The first week of November ushered in quite a celestial display across the globe. From northern lights to a visible Venus and winter constellations, skygazers were treated to a variety of events this week.
For several days, the northern lights, officially known as the aurora borealis, were visible across parts of Alaska. The event is fairly common in Alaska this time of year, as the nighttime hours are longer.
"This show was caused by the busiest stretch of activity in this solar cycle," according to AccuWeather.com Astronomy Expert Mark Paquette.
Those that missed the aurora still had a chance to view Venus and rising winter constellations on clear nights.
Additionally, numerous reports of a fireball across the Southern California sky surfaced on Nov. 6, though few succeeded in capturing the event.
Northern lights illuminated Clear Water Lake in Alaska on Nov. 6. (Photo/Sebastian Saarloos)
The aurora creeps in to a photo of the Milky Way in this view taken at the Quartz Lake campground in Alaska. (Photo/Sebastian Saarloos)
Clear skies gave way to a crescent moon and Venus over Silverthorne, Colo. (Photo/Daniel McVey)
Jupiter, Orion and Taurus were seen rising over the White River National Forest in Summit County, Colo., this week. (Photo/Daniel McVey)
Springlike warmth will pour from the Plains to the East over the next few days before another winter storm unfolds at midweek.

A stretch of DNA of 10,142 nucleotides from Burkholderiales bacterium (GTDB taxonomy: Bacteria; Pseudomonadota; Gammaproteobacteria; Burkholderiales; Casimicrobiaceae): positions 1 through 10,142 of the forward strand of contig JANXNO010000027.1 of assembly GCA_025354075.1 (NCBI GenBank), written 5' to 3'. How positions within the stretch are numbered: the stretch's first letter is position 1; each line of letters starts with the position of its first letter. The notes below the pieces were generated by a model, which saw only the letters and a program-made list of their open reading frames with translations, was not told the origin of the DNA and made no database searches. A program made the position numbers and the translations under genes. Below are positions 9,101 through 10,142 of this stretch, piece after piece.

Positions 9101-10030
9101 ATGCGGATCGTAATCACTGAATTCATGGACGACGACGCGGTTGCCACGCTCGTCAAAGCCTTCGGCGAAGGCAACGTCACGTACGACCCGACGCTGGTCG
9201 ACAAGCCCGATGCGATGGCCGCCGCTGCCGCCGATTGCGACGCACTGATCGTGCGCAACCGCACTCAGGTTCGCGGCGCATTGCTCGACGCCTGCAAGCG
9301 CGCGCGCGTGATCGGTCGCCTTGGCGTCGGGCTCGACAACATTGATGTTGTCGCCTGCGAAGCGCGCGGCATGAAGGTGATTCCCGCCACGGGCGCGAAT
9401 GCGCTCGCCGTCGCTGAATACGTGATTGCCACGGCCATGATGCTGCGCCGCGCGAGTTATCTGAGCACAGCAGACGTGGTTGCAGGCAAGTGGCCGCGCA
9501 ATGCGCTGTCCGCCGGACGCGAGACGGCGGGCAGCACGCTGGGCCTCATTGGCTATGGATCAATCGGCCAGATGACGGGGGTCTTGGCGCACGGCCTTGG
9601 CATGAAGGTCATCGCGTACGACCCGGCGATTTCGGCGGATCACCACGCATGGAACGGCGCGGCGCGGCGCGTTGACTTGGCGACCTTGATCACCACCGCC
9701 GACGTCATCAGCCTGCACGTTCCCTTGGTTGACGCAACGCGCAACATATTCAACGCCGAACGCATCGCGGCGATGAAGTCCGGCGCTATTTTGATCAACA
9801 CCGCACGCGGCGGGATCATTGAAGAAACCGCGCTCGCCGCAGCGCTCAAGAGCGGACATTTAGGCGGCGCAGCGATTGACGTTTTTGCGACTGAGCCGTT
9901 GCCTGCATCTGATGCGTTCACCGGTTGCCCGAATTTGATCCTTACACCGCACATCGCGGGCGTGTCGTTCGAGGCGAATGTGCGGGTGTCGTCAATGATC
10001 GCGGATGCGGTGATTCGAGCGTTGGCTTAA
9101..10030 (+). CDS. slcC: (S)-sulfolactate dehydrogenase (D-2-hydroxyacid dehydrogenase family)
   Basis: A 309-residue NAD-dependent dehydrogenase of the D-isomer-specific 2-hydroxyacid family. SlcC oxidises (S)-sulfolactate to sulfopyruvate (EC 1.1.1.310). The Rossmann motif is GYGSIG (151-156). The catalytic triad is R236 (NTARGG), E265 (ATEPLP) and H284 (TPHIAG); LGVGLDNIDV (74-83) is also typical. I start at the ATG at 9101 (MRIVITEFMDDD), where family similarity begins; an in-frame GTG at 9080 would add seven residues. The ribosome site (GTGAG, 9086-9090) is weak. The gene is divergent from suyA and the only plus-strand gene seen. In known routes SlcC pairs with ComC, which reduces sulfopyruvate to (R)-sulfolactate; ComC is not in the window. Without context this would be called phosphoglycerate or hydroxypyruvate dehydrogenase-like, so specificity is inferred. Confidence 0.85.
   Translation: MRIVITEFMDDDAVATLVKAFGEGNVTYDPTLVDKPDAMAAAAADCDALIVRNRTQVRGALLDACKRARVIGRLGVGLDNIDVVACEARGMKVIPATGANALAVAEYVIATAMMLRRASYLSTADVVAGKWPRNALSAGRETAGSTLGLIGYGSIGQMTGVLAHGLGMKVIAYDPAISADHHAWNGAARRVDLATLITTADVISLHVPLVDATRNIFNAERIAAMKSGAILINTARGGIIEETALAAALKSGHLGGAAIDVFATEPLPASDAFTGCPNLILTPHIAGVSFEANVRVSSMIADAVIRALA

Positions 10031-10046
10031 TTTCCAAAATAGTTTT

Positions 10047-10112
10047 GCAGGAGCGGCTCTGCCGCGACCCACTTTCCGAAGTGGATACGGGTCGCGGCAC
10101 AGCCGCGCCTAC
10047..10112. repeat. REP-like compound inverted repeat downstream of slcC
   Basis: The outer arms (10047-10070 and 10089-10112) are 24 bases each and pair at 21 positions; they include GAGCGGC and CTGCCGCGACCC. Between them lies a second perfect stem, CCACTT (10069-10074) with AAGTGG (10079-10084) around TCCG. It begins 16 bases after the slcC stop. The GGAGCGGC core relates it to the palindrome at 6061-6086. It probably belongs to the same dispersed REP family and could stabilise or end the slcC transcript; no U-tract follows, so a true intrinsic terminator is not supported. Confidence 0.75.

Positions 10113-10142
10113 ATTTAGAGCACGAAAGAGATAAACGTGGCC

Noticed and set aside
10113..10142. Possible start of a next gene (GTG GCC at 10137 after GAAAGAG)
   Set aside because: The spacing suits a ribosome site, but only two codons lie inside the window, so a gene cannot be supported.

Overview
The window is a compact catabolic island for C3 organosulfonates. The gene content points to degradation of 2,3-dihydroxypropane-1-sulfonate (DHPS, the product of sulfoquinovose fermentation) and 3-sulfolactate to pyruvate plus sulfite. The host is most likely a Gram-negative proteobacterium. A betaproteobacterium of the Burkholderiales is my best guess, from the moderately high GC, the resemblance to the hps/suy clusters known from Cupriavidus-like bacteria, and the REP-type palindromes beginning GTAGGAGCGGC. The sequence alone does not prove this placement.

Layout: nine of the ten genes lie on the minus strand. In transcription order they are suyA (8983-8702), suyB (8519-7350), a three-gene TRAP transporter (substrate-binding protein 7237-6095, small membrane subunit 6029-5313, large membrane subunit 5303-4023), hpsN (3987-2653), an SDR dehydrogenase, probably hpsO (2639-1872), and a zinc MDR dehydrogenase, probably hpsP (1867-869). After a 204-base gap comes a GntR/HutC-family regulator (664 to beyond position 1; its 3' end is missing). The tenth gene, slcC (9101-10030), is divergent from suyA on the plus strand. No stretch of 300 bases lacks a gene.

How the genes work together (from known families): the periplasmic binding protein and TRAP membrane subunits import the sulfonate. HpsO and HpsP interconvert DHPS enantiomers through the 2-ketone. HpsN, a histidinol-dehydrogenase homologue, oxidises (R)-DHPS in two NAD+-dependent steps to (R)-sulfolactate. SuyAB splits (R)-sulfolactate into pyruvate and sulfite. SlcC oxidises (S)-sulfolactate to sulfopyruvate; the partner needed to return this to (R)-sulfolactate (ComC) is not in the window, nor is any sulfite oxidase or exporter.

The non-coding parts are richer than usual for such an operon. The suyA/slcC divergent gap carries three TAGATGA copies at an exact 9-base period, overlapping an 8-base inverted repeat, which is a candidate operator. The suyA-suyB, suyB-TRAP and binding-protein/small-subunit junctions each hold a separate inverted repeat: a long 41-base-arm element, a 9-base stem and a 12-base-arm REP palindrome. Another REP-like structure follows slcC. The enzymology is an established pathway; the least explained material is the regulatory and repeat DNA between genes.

The same system responsible for bringing rain to the Northwest over the weekend will deliver snow to the Rockies and Plains for the start of this week.
Although spring is on the horizon, the detrimental impacts of this year's harsh winter still loom as threats for roof collapses continue.
Despite a springlike start to the week, winter and substantial snow will make a comeback across the Midwest and Northeast at midweek.
Philadelphia will continue to experience a taste of spring before colder air and a winter storm arrive at midweek.
New York City will continue to experience a taste of spring before winter makes a comeback at midweek.
Ohio Valley/ Mid-Atlantic (1990)
Record warmth... Location New Record Old Record Evansville, IN 82 74/1988 Roanoke, VA 77 74/1974
Burlington, NC (1951)
(10th-14th) 16.0" of snow, greatest single storm total in city's history.
Hilo, HI (1991)
A total of 9.39 inches of rain from March 9th through the tenth.